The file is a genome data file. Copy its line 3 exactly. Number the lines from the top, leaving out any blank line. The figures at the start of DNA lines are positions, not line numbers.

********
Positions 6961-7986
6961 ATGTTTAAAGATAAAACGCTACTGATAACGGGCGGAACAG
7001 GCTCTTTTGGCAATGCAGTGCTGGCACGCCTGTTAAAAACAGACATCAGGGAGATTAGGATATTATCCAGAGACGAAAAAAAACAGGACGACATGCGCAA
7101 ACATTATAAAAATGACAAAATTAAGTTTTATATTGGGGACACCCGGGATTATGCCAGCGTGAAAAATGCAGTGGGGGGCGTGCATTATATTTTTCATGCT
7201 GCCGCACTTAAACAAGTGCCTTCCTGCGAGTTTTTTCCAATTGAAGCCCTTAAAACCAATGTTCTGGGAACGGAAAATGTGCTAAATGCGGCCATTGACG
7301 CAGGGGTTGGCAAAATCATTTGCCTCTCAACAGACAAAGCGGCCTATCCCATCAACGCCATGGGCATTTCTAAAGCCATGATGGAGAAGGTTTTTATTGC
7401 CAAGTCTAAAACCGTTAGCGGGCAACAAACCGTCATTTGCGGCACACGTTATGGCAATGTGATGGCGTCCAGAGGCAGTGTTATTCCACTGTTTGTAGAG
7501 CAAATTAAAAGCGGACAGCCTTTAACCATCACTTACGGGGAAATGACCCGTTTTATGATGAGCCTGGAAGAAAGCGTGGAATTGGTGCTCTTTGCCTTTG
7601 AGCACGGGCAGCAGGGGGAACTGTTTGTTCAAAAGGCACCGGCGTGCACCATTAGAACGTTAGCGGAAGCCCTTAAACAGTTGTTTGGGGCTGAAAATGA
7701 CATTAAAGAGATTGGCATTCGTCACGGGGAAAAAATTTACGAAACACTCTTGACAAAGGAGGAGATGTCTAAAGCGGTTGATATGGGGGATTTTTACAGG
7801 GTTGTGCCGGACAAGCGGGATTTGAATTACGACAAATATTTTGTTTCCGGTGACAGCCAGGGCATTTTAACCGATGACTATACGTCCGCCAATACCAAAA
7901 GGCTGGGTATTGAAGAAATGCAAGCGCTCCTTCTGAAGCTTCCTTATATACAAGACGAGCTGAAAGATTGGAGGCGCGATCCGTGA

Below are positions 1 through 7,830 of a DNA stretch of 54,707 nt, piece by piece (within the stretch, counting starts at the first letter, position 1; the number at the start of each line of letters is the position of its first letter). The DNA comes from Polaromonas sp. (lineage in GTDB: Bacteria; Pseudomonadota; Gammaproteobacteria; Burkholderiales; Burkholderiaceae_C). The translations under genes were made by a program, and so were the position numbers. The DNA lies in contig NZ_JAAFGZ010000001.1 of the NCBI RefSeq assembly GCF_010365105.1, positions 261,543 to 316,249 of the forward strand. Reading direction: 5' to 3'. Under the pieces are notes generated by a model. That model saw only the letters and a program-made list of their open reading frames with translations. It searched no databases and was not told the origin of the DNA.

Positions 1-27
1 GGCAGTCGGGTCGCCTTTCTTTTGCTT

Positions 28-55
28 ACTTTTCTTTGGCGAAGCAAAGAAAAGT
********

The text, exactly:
7001 GCTCTTTTGGCAATGCAGTGCTGGCACGCCTGTTAAAAACAGACATCAGGGAGATTAGGATATTATCCAGAGACGAAAAAAAACAGGACGACATGCGCAA